The Enemy - We'll Live And Die In These Towns
Matt Churchill 17/07/2007
There's something more to The Enemy than meets the ear. The Midland threesome, as observed by, well, everyone it seems, do bear more than a passing resemblance to The Jam, but there is another angle, another influence that has been overlooked.
The Enemy are the sound of three very pissed off individuals who've come together to make proper British rock and roll in that 70's punk tradition substance wise, with a very modern treatment music and attitude wise. Indeed there is even the odd heavy metal lick nicked and subvertly cooled sufficiently, allowing it to slip in unnoticed.
'Aggro' opens and sounds like it was missed off of Kasabian's Empire, thick rumbling guitars and swagger-down-the-street drums will leave you hunting out your parka for the next trip to the shops. The song most like The Jam is 'Away From Here', with it's repeated “Away away oh oh oh away from here” chorus and Weller-esque singing style from frontman Tom Clarke. The break between chorus and verse however hints at an early 90's vibe, with thick reverb giving the song a New Order feel. 'Away From Here' could've been from B.R.M.C.'s debut with a Kaiser Chief chorus, group singing galore.
Arguably the best song on here is 'We'll Live And Die In These Towns', it's English in the extreme, from the pessimistic “You wonder why you can't get no sleep/When you got nothing to do and you got nothing to eat” to an, 'oh well let's get on with it' chorus, “We'll live and die, we'll live and die in these towns/Don't let it drag you down, don't let it drag you down now” a perfectly placed harmony adding to the sense of almost-triumph in the face of near-adversity.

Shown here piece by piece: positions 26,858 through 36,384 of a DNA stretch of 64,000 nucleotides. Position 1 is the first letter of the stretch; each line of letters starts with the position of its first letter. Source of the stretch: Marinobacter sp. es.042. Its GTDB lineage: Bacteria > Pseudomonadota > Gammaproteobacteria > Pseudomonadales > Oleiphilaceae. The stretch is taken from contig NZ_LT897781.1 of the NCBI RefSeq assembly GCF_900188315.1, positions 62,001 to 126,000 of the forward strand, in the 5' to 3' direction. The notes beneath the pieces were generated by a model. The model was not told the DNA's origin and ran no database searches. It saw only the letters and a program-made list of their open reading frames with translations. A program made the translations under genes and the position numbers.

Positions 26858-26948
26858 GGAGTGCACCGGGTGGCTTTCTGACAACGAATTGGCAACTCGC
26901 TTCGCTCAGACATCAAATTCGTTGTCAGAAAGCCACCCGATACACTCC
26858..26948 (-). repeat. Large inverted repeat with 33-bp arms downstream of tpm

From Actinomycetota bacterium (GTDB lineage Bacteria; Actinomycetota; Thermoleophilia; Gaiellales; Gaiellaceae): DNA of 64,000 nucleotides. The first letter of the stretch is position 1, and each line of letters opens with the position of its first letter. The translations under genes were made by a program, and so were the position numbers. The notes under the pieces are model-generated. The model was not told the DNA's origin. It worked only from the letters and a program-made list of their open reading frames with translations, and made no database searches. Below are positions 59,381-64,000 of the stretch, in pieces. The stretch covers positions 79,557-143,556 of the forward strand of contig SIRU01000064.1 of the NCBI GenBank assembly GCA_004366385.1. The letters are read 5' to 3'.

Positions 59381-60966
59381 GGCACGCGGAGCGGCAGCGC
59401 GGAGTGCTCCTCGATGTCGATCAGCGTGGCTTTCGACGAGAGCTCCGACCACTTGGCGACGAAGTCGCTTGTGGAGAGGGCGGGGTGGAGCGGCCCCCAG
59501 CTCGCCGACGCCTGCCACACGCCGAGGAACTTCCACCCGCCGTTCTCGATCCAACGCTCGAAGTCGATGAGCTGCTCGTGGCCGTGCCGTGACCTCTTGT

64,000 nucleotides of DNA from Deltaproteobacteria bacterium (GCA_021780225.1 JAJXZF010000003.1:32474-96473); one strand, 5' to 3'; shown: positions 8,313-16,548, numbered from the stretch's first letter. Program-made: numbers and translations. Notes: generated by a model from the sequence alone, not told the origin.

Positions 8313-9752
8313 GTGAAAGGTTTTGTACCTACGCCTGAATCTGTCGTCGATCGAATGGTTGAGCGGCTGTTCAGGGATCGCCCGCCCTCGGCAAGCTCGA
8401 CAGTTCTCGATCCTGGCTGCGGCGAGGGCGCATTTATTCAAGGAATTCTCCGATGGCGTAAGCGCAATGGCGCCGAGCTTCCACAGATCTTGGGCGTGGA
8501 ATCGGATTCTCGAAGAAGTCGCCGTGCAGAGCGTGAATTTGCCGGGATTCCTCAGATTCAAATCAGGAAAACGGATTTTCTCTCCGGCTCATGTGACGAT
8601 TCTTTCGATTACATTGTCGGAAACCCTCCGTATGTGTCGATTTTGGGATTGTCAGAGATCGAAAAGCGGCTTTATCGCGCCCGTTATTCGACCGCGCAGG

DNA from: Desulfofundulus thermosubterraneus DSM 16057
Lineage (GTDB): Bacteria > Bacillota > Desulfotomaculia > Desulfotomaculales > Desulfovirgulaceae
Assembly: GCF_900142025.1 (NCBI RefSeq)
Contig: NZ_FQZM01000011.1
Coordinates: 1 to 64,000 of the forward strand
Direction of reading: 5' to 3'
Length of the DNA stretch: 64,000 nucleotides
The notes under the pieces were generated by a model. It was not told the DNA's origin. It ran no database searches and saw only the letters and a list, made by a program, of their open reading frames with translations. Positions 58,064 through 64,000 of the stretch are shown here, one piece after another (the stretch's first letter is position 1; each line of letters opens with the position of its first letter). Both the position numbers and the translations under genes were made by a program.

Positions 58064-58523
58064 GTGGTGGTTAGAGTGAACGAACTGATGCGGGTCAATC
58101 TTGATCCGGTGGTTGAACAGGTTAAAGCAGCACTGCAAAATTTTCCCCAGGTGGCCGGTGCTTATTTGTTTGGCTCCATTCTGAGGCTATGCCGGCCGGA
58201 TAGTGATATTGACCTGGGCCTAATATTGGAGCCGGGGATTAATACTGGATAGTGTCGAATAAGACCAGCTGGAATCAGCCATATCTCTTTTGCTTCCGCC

The couplet 'You're Not Alone' and 'It's Not OK' are both full-on bloodthirsty bastard tunes whilst '40 Days And 40 Nights' and 'Technodanceaphobic' could be from The Specials' back catalogue. It is however the majestic 'This Song', despite its corny name, which convinces that this band are on the edge of grabbing the elusive golden turkey of musical acclaim. Alex Turner-like lyrics and an Echo and the Bunnymen ethereality demonstrate how they may progress on album number two from being a small venue to big venue band, complete with Who tinkling keyboards.
If the Arctic Monkeys are the band of the moment, The Enemy are the band of the next. Oasis fans will possibly prefer them to the Sheffield trendsetters; they seem less worried about their image and overall sound, experimenting with keyboards and almost-but-not-quite dance drums, in a Kasabian way. They may just quite possibly be the most important band you hear in the next 6 months.